In the brief snippets that form the opening montage of A Thousand and One, it’s clear writer-director AV Rockwell has an assured aesthetic sense: street corners buzzing with chatter and pulsing with 90s hip-hop, greetings and handshakes, the cacophony of 1994 Brooklyn as it bends around an assured Teyana Taylor’s take-no-prisoners walk. We first meet Taylor’s Inez a year earlier, in a single sumptuous shot at Riker’s Island; now she’s back, beeper on her hip, looking for Terry (Aaron Kingsley Adetola), the six-year-old child she left behind.
Rockwell’s beautiful yet underwhelming debut set over a decade in rapidly gentrifying New York, proceeds unemphatically, like a collection of artfully staged vignettes loosely unspooled from a single impulsive act. That act – Inez, a 22-year-old hairdresser desperate to restart, steals Terry from under the nose of his foster family – first appears to us, as it likely would to the characters, as far less consequential and dramatic than it is. For all Inez’s fire and the stakes of their predicament (no work, no place to live, few bridges left unburned, a crime against the state), Inez and Terry’s escape to Harlem plays out, through cinematographer Eric Yue’s ravishing cinematography and Gary Gunn’s warm score, as almost languid and easy.
It’s indicative of the film’s muddled tone, which gestures at an intriguing, tricky mix of modes – appreciation for the vibrancy of Harlem, an elegy for the neighborhood’s vampiric gentrification, the understated beauty of making it, a classic gritty underdog story, straight-up melodrama – but struggles to bring them together. Like producer Lena Waithe’s undercooked, unauthorized early Whitney Houston biopic Beauty, A Thousand and One suffers from an elevation of mood and aesthetic over plot, pacing and, most frustratingly, lived-in dialogue.
Almost every shot artfully embodies a feeling or characteristic: tenacity, in the way Inez paints Terry’s room after she scrabbles to find a job and a small apartment; loss, in the way she regards her formerly incarcerated, on-and-off lover Lucky (William Catlett); yearning, in the family their wedding creates; steely vulnerability, as Inez dots her apartment with buckets after the new white landlord ignores their requests to fix busted pipes. But other than Taylor’s red-hot performance, there’s little connective tissue between them; what could be a gut punch ends up feeling aimless and shallow.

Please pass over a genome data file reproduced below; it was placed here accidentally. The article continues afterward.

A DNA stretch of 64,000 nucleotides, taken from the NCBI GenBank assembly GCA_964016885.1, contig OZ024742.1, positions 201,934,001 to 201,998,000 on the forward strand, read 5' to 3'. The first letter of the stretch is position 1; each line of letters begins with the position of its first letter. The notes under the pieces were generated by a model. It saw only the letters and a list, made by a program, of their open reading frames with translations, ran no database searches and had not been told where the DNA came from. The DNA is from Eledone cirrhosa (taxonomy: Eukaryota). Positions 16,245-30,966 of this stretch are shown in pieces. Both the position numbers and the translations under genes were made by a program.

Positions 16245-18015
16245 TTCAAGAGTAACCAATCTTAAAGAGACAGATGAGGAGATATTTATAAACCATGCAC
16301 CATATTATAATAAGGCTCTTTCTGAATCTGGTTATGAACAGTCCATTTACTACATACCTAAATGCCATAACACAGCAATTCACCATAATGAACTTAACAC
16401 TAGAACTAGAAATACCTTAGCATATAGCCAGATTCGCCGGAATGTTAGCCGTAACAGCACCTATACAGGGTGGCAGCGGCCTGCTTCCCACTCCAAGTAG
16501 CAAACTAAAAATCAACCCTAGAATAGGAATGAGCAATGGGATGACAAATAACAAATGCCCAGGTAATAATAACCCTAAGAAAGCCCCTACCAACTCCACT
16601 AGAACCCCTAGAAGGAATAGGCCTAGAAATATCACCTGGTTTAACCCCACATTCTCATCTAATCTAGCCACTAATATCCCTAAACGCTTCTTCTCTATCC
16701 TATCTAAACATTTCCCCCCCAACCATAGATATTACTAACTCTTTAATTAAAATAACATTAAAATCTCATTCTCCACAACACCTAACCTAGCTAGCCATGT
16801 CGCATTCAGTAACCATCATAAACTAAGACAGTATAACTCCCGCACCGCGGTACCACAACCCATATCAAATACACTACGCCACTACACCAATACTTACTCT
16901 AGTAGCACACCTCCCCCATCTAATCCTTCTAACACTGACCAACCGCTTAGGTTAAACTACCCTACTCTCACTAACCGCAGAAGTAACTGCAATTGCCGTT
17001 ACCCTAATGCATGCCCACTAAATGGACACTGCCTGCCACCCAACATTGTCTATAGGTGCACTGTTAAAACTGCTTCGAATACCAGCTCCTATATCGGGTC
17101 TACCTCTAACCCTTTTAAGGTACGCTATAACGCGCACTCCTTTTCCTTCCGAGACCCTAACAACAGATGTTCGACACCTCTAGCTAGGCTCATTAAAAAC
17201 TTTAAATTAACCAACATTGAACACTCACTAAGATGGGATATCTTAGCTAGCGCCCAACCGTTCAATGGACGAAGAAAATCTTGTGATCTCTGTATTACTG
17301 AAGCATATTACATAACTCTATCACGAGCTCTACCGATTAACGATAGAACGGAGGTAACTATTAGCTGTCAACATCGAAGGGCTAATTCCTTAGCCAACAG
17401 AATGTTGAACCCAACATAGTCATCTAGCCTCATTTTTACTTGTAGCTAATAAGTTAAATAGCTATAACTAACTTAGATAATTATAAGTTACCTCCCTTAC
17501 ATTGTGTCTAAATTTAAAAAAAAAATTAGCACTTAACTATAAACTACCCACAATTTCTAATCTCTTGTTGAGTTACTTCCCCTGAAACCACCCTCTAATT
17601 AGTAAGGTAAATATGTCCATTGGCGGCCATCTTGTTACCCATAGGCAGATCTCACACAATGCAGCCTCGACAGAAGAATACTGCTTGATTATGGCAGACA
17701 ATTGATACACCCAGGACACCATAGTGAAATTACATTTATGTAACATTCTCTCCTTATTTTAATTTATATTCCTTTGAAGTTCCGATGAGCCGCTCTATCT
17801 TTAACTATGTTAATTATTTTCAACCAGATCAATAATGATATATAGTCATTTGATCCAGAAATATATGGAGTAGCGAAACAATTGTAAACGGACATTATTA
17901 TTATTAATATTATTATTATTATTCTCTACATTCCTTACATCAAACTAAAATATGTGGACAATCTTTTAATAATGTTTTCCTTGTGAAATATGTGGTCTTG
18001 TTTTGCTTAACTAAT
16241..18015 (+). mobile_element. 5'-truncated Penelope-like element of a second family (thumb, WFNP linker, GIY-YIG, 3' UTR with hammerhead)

The film does blossom with time, in line with Terry. The confusion of 1994 fades to 2001, when 14-year-old Terry (Aven Courtney) displays promise in school and has questions about his background, then to 2005. Until about halfway through, the child is more plot device than character (save for a montage of the six-year-old trying to entertain himself when left alone for a summer day while Inez works, the most viscerally aching moment in a film that tried much harder, at other points, to pull on the heartstrings). He says little other than the anvil-heavy lines needed to provoke the adults – why are you always leaving me? Where’s my dad at? Was I a mistake? The more Terry grows into a curious, confused, wounded person, as he does in the hands of Josiah Cross, playing him at 17, the more propulsive and emotionally weighty the film becomes. And the more you worry for his safety from the forces around him – gentrification, self-absorbed and soulless school counselors, New York’s stop-and-frisk policy, among others.
Taylor does the most to compensate for an underwritten script that, by the end, tips into melodrama with vague motivations. In her first leading screen role, she embodies a searing, difficult character – combative and hardened, quick to express love and maternal affection through anger and scolding, fiercely loyal yet understandably bitter and lonely. Her acting can feel at times too beat by beat, but it’s hard to imagine the film working without her gravitational force.
A Thousand and One is ultimately most successful as a portrait of ever-shifting, ever-warring New York. Yue’s camerawork and Rockwell’s eye for marginalized communities’ vitality and vulnerability add richness where individual scenes do not. Audio montages indicating the passage of time – clips from speeches by mayors Rudy Giuliani and Michael Bloomberg, among others – smartly convey the backdrop of Inez and Terry’s arc without clouding it. It is moving enough, and devastating, to understand the peril Terry faces every time he walks the street, or the reason Inez nearly vibrates with stress under stop and frisk, without bending into outright tragedy.
That’s one instance where the film’s hands-off quality works in its favor. In many others, its meandering, mood-laden manner does not. There are many things working well in Rockwell’s debut, Taylor’s performance chief among them, but the end result doesn’t match her character’s formidable strength.